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British lawmaker spars with Senate panel over oil trading
McClatchy Newspapers


May 19, 2005

Washington - A member of the British Parliament on Tuesday called a Senate inquiry "the mother of all smokescreens," denying accusations he had profited from a United Nations oil-for-food scheme in Iraq.

The British lawmaker, George Galloway, was met with skepticism from Sen. Norm Coleman, R-Minn., the chairman of the Senate Permanent Subcommittee on Investigations, as well as from Sen. Carl Levin of Michigan, the ranking Democrat.

"It strains any concept of reasonableness for him to assert that he didn't know, or wouldn't answer the question, whether his named representative in Iraq was involved in trading for oil," Coleman said.

The public sparring was part of an unusual appearance in Congress by Galloway, one of Britain's foremost opponents of the war in Iraq. He flew to Washington to answer allegations that he accepted paper vouchers for millions of barrels of Iraqi oil - which could be resold at immense profit - in exchange for opposing U.N. sanctions against Saddam Hussein's regime.

Galloway, an outspoken critic of British Prime Minster Tony Blair, a U.S. war ally, likened Coleman to a "schoolboy howler," making allegations against him he said had no basis in fact.

Galloway contended that the charges are a diversion from the actions of U.S. companies such as Texas-based Bayoil, which has been indicted for paying millions of dollars for the right to sell embargoed Iraqi oil. He also said it is a distraction from the continuing insurgency that has pinned down U.S. troops in Iraq, and the more than $8 billion in contract dollars that have gone missing during the U.S. occupation.

Coleman, who supports the war in Iraq, avoided debating Galloway. He chose instead to walk the British lawmaker through a half-dozen Iraqi oil-for-food records purporting to show his name or that of his appointed representative, Middle East businessman Fawaz Zuraiqat.

"They show Galloway was the allocation (voucher) holder, and I don't think he did anything to challenge that," Coleman said.

Galloway suggested that the documents could be forgeries, backed up by jailed regime officials, including former Iraqi Vice President Taha Yassin Ramadan, who told committee investigators that the vouchers were "compensation for support."

Previous press accounts of Galloway's dealings in Iraq were found to be based on forged documents. But Coleman said his committee's reports are based on different records, backed up by former regime officials with no reason to lie.

"They were not pointing fingers or naming names for leniency," Coleman said. "They thought they did nothing wrong."

In an opening statement intended to echo the era of the anti-communist crusader Joseph McCarthy, Galloway said, "I am not now, nor have I ever been, an oil trader."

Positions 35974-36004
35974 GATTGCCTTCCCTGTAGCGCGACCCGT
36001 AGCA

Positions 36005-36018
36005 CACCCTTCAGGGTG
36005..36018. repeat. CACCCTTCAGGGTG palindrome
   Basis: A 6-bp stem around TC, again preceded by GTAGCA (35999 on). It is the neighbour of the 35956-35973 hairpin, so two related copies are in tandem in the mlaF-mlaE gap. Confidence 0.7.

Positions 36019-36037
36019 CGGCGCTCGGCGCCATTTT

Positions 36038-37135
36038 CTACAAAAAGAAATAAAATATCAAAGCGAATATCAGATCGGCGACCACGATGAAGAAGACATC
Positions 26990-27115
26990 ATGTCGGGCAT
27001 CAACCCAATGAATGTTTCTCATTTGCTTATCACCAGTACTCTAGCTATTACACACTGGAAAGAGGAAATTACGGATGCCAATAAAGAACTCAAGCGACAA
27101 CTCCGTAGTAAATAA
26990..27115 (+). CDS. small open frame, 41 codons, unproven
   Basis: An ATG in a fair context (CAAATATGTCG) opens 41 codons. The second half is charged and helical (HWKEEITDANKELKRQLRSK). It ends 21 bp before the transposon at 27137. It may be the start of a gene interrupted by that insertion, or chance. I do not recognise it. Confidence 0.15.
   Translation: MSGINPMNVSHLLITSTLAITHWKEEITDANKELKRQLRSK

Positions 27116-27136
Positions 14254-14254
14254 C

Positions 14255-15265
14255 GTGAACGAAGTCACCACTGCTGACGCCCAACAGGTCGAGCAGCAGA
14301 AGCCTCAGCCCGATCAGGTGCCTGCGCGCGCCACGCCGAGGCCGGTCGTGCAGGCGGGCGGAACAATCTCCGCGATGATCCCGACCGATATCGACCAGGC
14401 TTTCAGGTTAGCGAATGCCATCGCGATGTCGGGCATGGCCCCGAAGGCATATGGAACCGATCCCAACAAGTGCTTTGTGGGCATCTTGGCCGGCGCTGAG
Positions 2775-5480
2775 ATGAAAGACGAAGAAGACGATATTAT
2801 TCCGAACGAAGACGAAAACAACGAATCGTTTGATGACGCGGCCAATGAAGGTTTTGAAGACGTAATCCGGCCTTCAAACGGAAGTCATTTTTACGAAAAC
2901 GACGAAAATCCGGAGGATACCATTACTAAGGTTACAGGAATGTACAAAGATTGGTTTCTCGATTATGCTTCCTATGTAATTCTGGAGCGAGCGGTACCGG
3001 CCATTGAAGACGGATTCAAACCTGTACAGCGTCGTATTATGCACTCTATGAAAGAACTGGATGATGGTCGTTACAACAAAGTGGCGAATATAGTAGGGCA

But Galloway could not say the same for Zuraiqat, a close friend and top campaign contributor.

"He may well have signed an oil contract. It had nothing to do with me," Galloway said.

Coleman and Levin expressed incredulity at Galloway's contention that he never asked Zuraiqat if he traded in oil.

Documents made public by the committee identify Zuraiqat as Galloway's Iraq representative in the children's leukemia charity Zuraiqat helped form, called Mariam's Appeal.

Mariam's Appeal, along with several of Zuraiqat's company names, are listed on records documenting allocations worth 20 million barrels of oil from 2000 to 2003. Committee investigators have suggested that the leukemia charity was a cover to conceal oil payments. But the committee has produced no financial records so far to document specific payments to Galloway or to Mariam's Appeal.

The voucher records are part of a report the committee released last week accusing Galloway and former French Interior Minister Charles Pasqua of profiting from the U.N. oil-for-food vouchers, many of which ended up in the hands of foreign politicians and journalists who showed sympathy for Saddam's regime.

A follow-up report released Monday by the committee's Democrats also alleges that the Bush administration looked the other way as Bayoil, the indicted Texas energy firm, paid Saddam's government $37 million in illegal kickbacks to trade in Iraqi oil.

Coleman and Levin have asked administration officials for a more detailed account of the transactions, as well as of a separate Iraqi oil shipment to Jordan on the eve of the war, apparently with the approval of Defense and State department officials.

In yet another report released over the weekend, the committee said several Russian leaders also have received millions of dollars in Iraqi oil allocations from Saddam's government in hopes of weakening U.N. sanctions against Iraq.

Among the officials the committee implicated are Alexander Voloshin, former chief of staff to President Vladimir Putin, and ultranationalist Russian lawmaker Vladimir Zhirinovsky.

Coleman has cited the revelations to back up his call for the resignation of U.N. Secretary-General Kofi Annan, who he says should be held accountable for the widespread abuses of the U.N.'s oil-for-food program.

The program was set up by the United Nations to let Saddam's government sell oil in exchange for humanitarian goods during the period of U.N. sanctions following the 1991 Gulf War.

Since then, a number of investigations, including Coleman's, have found that Saddam used the $64 billion program to peddle influence with officials in the U.N. and in foreign governments.


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